Women drivers are part of the future of Formula One, says F1 boss

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Updated 07 November 2018
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Women drivers are part of the future of Formula One, says F1 boss

  • Chase Carey wants to see more diverse range on drivers on the grid.
  • Hanoi will become only the third Southeast Asian nation to host an F1 race.

HANOI: Formula One’s ideal future will see Asian, American and female drivers battling for glory on race circuits around the world, the sport’s chief executive Chase Carey has said.
Carey announced that Vietnam capital Hanoi will become only the third Southeast Asian nation to host an F1 race, after Malaysia and Singapore, when it puts on a Grand Prix for the first time in 2020.
While the move is part of F1’s strategy to move into markets where it hopes to groom a new generation of fans, and boost revenues, Carey hopes the spin-off is the emergence of drivers from all around the globe.
“We want to provide opportunities for drivers of different nationalities from around the world,” he said.
“We’d love to have a Chinese driver, an American driver, a female driver, a Vietnamese driver, all be part of our future.
“We’d love nothing better than to have races around the world, to have teams and drivers from around the world.”
Although Asia has produced several F1 drivers in the past, from pioneering “Prince Bira” of Thailand in the 1950s to India’s Narain Karthikeyan in 2012, none have reached a competitive level.
Historically, Japan leads the way for Asia, having produced 20 drivers so far, though there have been none from China or Vietnam.
Carey believes that all that could change with F1’s latest foray into Asia.
“Asia is certainly important as a growth engine of the world and it will just become increasingly important part,” said Carey. AFP
“Being in Asia is certainly a cornerstone to our long-term growth strategy.” AN


Joe Root ton puts England on top against Sri Lanka

Updated 17 November 2018
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Joe Root ton puts England on top against Sri Lanka

KANDY: Captain Joe Root smashed 124 and newcomer Ben Foakes again hit valuable tail end runs to put England in command of the second Test against Sri Lanka on Friday.
England reached 324 for nine — a second innings lead of 278 — when bad light stopped play for the day in Kandy.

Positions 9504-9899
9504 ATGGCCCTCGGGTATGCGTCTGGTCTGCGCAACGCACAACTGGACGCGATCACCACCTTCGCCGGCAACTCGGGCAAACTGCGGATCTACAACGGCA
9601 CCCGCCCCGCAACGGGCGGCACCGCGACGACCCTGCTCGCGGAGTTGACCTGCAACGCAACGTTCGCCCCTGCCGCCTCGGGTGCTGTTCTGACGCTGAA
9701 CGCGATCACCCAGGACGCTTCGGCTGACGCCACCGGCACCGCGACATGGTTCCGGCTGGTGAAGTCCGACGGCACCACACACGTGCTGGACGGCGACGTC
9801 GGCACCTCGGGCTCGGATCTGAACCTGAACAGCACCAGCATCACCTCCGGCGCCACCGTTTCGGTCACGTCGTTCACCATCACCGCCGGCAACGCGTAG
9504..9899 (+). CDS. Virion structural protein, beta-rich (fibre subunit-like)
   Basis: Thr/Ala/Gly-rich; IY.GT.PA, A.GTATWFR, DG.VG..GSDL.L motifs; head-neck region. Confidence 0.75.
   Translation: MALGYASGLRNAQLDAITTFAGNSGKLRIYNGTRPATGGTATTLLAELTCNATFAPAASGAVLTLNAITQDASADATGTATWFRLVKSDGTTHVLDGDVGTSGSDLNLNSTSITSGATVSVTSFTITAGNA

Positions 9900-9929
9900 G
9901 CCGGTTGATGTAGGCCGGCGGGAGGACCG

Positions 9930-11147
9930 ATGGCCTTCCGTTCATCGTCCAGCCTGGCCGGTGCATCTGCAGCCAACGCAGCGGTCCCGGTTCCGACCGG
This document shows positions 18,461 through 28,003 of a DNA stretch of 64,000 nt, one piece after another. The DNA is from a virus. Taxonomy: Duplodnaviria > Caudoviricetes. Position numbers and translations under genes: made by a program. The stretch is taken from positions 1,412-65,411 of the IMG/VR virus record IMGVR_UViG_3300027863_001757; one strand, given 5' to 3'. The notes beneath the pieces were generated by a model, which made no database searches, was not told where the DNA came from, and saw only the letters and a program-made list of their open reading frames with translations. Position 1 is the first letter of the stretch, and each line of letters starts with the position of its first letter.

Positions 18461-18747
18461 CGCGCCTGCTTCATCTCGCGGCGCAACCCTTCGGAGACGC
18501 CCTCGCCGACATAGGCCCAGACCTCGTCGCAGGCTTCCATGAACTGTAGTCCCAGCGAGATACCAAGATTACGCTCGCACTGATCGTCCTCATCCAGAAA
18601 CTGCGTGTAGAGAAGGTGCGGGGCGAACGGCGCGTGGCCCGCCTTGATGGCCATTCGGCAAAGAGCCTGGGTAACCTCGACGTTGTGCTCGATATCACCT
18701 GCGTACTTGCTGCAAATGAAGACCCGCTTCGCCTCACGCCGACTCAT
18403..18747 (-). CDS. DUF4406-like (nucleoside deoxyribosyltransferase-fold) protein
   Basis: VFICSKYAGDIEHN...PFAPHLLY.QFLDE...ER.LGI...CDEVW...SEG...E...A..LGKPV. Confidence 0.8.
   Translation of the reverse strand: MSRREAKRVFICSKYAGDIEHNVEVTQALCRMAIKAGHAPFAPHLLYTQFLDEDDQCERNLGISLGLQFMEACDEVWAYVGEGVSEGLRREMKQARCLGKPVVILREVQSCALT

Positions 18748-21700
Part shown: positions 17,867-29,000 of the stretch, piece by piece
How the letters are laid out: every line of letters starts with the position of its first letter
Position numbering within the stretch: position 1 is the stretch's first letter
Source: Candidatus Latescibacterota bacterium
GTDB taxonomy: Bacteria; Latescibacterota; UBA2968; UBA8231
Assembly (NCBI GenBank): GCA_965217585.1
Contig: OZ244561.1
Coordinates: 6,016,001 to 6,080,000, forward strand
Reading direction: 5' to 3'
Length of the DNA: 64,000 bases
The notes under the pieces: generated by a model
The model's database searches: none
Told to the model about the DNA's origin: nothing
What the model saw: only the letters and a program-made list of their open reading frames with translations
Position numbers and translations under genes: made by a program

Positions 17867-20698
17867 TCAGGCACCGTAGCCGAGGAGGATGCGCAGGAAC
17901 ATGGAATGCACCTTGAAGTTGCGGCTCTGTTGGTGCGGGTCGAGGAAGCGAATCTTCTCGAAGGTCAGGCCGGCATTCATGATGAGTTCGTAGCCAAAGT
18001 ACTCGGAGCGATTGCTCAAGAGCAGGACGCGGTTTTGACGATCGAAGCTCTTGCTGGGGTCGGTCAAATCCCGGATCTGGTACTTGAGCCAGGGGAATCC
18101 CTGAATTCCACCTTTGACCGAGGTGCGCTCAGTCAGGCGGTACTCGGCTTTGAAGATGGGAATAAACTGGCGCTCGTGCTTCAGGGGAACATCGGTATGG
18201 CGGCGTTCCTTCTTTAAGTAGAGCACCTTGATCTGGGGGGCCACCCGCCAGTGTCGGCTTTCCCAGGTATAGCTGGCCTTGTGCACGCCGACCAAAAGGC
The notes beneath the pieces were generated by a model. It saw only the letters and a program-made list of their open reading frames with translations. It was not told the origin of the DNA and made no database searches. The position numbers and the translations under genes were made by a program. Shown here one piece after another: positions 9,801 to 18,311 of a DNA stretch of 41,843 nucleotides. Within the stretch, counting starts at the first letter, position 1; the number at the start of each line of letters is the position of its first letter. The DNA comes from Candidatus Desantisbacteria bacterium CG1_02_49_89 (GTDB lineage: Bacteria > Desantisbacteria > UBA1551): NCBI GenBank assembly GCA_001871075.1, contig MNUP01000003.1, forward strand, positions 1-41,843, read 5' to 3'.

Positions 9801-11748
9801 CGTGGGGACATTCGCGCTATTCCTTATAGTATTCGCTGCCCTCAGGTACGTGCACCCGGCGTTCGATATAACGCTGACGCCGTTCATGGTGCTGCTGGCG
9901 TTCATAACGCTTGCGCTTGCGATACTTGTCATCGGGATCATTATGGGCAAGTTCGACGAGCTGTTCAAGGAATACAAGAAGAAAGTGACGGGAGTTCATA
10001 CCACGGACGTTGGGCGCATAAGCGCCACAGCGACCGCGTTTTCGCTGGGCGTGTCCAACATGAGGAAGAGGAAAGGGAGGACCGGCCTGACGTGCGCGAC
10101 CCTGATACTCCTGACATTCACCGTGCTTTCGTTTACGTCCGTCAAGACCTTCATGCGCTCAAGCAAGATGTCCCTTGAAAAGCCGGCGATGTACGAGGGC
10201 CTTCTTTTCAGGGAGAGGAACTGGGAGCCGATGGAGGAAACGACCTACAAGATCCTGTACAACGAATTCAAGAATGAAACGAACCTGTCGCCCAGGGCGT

Foakes was batting on 51 alongside James Anderson on four.
Spinner Akila Danajanya, whose action is under investigation by the International Cricket Council, claimed six wickets on the turning pitch.
He trapped Root lbw and then bowled Sam Curran for nought with his next ball. Adil Rashid thwarted the hat-trick but soon fell to Dananjaya’s guile for two.
It was his third five wicket haul in just his fifth Test for Dananjaya, who must rush off to Australia after the game for an ICC examination of his bowling.
He however could not stop Root and Foakes swinging the game.
Root reached his 15th Test ton soon after tea, making the sweep and reverse sweep valuable weapons, as he hit 10 fours and two sixes in his 146-ball knock.
Root said he enjoyed making the runs despite the pressure.
“That’s what it should be. You shouldn’t feel pressure like the pressure is too much for you, you should enjoy the occasion and make the most of the opportunity in front of you,” he said after the day’s play.
“The whole group managed to harness that today and make the most of it.”
Root raised his bat to a standing ovation from traveling English fans who also lauded Foakes.
Root made an 82-run seventh wicket stand with Foakes, who reached his fifty with a six off Dilruwan Perera. The hit turned out to be the last ball of the day with dark clouds gathering and thunder heard in the distance.
As he did in his sparkling century on Test debut in the opening game of the series, Foakes mixed caution and aggression to push up the England score.
Every one of England’s top seven batsmen were out attempting a sweep of some description.
Jos Buttler dragged one of Dananjaya’s deliveries onto his stumps while trying to reverse sweep on 34. Moeen Ali was trapped lbw for 10 after failing to connect with an attempted sweep.
“From my point of view, it was almost a safer shot than playing the forward defensive,” said Root.
“With the amount the ball was turning there’s a lot of risk involved in that. At times attack is the best form of defense on a wicket like that.”
Earlier, left-hander Rory Burns registered his maiden Test half-century in just his second match. He was trapped lbw off Malinda Pushpakumara for 59.
Burns then put together 73 runs for the second wicket with Keaton Jennings, who made 26, to steady the innings and help England overcome their 46-run deficit.
“I think the temptation with a deficit like that going into the second innings is to play within your shell and be a bit insular but the guys went out and set the tone at top of the order,” said Root.
“It was really pleasing to see inexperienced guys as Test cricketers really set the benchmark for the rest of the group, a really good platform for us.
“Hopefully we still stretch the lead further and that should be a good chase on this surface.”